A native of West Virginia, Ward Nichols (b. 1930) made his home nearby in North Wilkesboro, NC. His hyper-realistic paintings are visualized from photographs he takes of everlasting landscapes, abandoned structures, and everyday objects. Spend a little more time with his paintings, however, and Nichols offers rewards through quirky details, such as humorous compositions, nonfunctional door hinges, and hidden eyes that lock unexpectedly with the viewers. Ward Nichols: Look Again encourages visitors to ponder the mundane and experience the beautiful within it.

A Retrospective of Eliot Clark, Nov. 27 – March 26

Eliot Candee Clark (1883-1980) was born in New York and was poised to become a prominent artist at a young age. After a rock was thrown at his head and cracked his skull at age eight, he became bedridden for a time and immersed himself in his art. After his recovery, he exhibited at the New York Watercolor Club, the Society of American Artists, and the National Academy of Design, where he eventually became an active member, exhibitor, and president (1956 – 1959). Influenced by his father and mother, both artists, Clark graduated high school at 15 and traveled the world, from France and India to Georgia and North Carolina, and painted plein air along the way. He became best known for his naturalistic landscapes, but was also a skilled writer and published several books on artists and arts organizations of his age. Clark died at the age of 97 in his second home in Charlottesville, Virginia, but his paintings remain in collections across the country, including the Metropolitan and Smithsonian. The works on display at the Museum are loaned by Lamont Hudson, a close friend of Clark, and show a broad range of his work.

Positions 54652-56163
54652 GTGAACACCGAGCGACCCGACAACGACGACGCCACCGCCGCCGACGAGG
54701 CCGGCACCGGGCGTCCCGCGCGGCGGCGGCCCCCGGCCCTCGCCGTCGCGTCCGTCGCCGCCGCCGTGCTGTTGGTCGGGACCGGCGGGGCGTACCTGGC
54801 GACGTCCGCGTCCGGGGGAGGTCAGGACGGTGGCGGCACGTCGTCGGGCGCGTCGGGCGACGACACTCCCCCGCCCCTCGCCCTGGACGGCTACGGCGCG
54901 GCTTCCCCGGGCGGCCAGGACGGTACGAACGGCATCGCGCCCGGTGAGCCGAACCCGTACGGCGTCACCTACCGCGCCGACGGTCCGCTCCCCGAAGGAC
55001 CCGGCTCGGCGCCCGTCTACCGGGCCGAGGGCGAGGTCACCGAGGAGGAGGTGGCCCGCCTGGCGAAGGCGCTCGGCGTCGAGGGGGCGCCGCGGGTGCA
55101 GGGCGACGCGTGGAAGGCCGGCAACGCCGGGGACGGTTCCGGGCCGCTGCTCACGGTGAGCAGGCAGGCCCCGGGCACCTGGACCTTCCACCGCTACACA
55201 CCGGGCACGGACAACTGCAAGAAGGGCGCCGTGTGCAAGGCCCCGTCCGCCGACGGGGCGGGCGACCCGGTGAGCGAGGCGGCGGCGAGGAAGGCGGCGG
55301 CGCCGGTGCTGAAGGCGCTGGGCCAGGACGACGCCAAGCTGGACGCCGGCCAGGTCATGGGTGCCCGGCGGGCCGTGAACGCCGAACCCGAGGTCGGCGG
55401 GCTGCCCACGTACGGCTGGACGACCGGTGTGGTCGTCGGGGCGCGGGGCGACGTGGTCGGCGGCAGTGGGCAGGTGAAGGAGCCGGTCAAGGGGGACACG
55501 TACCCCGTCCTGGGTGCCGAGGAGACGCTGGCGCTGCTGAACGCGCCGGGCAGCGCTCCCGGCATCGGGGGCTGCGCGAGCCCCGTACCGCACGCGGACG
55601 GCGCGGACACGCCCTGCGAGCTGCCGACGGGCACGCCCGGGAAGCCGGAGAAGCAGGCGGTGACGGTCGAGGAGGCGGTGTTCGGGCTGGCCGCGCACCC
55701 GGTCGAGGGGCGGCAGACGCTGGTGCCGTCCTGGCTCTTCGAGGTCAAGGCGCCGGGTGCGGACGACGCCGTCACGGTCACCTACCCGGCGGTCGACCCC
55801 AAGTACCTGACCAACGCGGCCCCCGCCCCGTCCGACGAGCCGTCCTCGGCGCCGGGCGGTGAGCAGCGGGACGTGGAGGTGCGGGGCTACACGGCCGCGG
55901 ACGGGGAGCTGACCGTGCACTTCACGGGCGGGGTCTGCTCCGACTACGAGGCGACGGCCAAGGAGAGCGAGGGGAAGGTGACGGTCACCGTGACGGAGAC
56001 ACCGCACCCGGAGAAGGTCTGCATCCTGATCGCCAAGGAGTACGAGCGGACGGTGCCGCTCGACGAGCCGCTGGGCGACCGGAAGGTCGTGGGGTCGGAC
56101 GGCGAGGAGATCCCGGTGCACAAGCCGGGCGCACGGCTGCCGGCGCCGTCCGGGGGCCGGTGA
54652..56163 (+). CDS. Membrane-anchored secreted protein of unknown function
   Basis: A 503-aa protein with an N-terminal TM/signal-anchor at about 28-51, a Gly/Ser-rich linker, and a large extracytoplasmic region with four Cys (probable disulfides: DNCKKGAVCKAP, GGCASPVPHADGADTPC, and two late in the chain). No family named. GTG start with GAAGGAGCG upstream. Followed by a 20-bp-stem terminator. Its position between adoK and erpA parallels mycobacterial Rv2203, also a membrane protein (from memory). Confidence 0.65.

The Sculptors Voice, Nov. 21 – Feb. 20